5 Reasons the Montessori Approach Uses True-to-Life Materials and Realistic Images

5 Reasons the Montessori Approach Uses True-to-Life Materials and Realistic Images

You’ve chosen wood and glass over plastic. For lighting, you went with natural instead of overhead. 

You’re always intentional about what items you bring into your home. And that’s especially true when it comes to your child’s learning space.

So what about the other materials in a Montessori home? You know the rule is reality rather than fantasy.

But why? Are books about fairies bad? Should I get rid of the blue duck puzzle?

Why does Montessori use realistic images and true-to-life materials?

Here are 5 reasons the Montessori approach uses true-to-life materials and realistic images.

1. Create an attachment to reality.

It often surprises families new to Montessori that the philosophy discourages introducing fantasy to young children. That means no dress-up corner and no play kitchens. But there’s science behind it.

Giving your child real items and showing them pictures of actual things — not illustrated or cartoonish — creates an attachment to reality.

Real items and images don’t stifle your child’s imagination. They create an environment in which their imagination flourishes.

Dr. Montessori learned from her own observations that small children naturally choose reality over fantasy. When given the choice of playing with a dollhouse or serving tea, your child will most likely choose the tea.

And there’s nothing wrong with a dollhouse. But young children’s brains are wired to be amazed at everyday things, like pouring that cup of tea.

To your child, the world is new, and it’s amazing. And when your child is in the absorbent mind stage (birth through age 6), they need materials that make sense.

So instead of filling your child’s shelves with unicorn figurines, try horses. Because horses are incredible and better yet, they’re real.

2. Understand imagination starts with reality.

Parents raising 21st-century children know imagination and creativity are critical in an ever-changing world.

So introducing them to fantasy seems like a sensible way to grow those skills.

But until about age 6, children have difficulty telling the difference between fantasy and reality. And fantasy and imagination aren’t the same.

Fantasy is a world with dragons and animals that talk.

Imagination is the ability to think of scenarios and images in your mind separate from what’s going on around you right now. 

Children are naturally imaginative. They don’t need to be taught “how to imagine” through fantasy worlds and make-believe creatures.

Because in the Montessori world, imagination starts with reality. 

Give your child real, genuine experiences and materials, because that’s where imagination starts.

3. Show your child that real is beautiful.

The real world is beautiful. Especially the natural world. It drives curiosity and exploration.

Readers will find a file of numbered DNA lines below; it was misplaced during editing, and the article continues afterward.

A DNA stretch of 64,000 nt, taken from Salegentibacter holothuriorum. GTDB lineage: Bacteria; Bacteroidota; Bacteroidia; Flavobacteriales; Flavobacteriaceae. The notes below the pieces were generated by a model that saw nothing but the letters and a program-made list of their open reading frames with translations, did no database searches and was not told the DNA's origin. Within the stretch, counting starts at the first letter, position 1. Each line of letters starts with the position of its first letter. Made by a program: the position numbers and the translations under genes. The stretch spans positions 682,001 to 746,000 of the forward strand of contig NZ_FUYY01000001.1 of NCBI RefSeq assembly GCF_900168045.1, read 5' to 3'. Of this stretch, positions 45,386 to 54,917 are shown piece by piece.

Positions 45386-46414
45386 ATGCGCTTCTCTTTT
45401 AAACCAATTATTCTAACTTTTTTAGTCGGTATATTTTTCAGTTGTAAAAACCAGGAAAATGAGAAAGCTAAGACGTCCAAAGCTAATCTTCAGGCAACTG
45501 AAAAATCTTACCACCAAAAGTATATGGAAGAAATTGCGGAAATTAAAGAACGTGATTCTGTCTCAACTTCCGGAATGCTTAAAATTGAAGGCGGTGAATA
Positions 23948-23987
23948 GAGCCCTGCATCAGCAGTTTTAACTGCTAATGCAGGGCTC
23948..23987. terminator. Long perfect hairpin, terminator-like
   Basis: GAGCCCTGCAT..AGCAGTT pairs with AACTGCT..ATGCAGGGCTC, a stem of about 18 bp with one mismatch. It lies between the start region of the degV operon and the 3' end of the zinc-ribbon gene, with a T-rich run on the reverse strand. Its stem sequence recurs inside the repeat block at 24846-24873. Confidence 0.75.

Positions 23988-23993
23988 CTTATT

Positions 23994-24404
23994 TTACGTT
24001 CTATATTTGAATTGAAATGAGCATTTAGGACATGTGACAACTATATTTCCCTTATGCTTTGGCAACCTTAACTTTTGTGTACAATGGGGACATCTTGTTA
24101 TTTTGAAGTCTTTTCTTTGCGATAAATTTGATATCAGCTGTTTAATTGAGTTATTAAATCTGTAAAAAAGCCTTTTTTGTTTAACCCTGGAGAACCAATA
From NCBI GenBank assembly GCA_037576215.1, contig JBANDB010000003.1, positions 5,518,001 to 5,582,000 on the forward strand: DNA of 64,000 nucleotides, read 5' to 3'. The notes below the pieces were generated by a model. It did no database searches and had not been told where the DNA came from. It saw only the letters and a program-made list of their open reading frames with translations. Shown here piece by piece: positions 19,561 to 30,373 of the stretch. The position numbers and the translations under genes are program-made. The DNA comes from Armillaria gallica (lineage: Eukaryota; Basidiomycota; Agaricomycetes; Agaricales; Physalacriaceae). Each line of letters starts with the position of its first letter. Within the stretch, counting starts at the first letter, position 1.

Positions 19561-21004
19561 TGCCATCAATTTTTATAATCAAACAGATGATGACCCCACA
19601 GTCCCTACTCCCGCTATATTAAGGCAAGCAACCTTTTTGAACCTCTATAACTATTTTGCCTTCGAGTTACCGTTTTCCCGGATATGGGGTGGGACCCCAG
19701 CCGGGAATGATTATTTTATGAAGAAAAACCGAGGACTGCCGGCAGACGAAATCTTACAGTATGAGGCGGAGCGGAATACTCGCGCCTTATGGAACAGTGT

Dr. Montessori said:

The child should live in an environment of beauty.”

The Montessori method stresses the interconnectedness between nature and humans. Dr. Montessori believed children need to see themselves as part of the greater universe, and she called this the “cosmic education.”

Your child learns profound things when they’re in nature. They see beauty in real things. They don’t need fantastical ones. They learn to look for beauty in the real world, and they find it.

For those times when you’re not actually in nature, show them actual images from nature. And let them explore objects that accurately represent things found in nature. 

4. Prepare for life.

The Montessori method prepares your child for real life. And what better way to do that than for them to use real materials? That’s what Practical Life is all about.

Sometimes called “family work,” Practical Life activities are life’s daily tasks — sweeping the floor, folding the laundry, and preparing food. They’re the work of life.

And you can do many things to incorporate this sense of reality into your child’s at-home learning. 

Your toddler is old enough to clean up their spilled cereal.

Skip the toy cleaning set, and give them a size-appropriate broom and dustpan instead — model how to use them, and watch them go.

Adults often grimace at the thought of doing chores. But children want to do them because they’re real. Not fantasy. Your child gets to demonstrate independence by doing the work they’ve seen you do.

So show them how to handle glass safely. Give them a basket of child-safe kitchen utensils. Let them explore. Model how to cut carrots and fold tea towels. Then it’s their turn.

5. Choose with care.

Thoughtfully choosing items for your child shows you care about them because you’re sharing what is beautiful and meaningful to you in real life.

Making conscious decisions about what you make available to your infants and young children says a lot about what you think of your child. Using true-to-life materials shows you trust your child to use them responsibly.

Choosing realistic pictures tells your child they’re capable of learning and using a rich and real vocabulary.

Now, are you ready to make your child’s dream Montessori space a reality?

Then check out the newly released Montessori & Me Safari Animal Puzzles, featuring real animal prints of an elephant, lion, giraffe, and zebra. These two-piece puzzles are the perfect introduction to jigsaw puzzles.

Or pick up a set of Montessori & Me Safari Animal Figurines. These animal figurines are detailed, proportionately scaled, and anatomically correct. Also included are matching wooden cards your child can use to learn about beginning sounds, spelling, and even geography.

Like this information and want to learn even more about Montessori materials? Check out 9 Things You Should Know About At-Home Montessori Materials.

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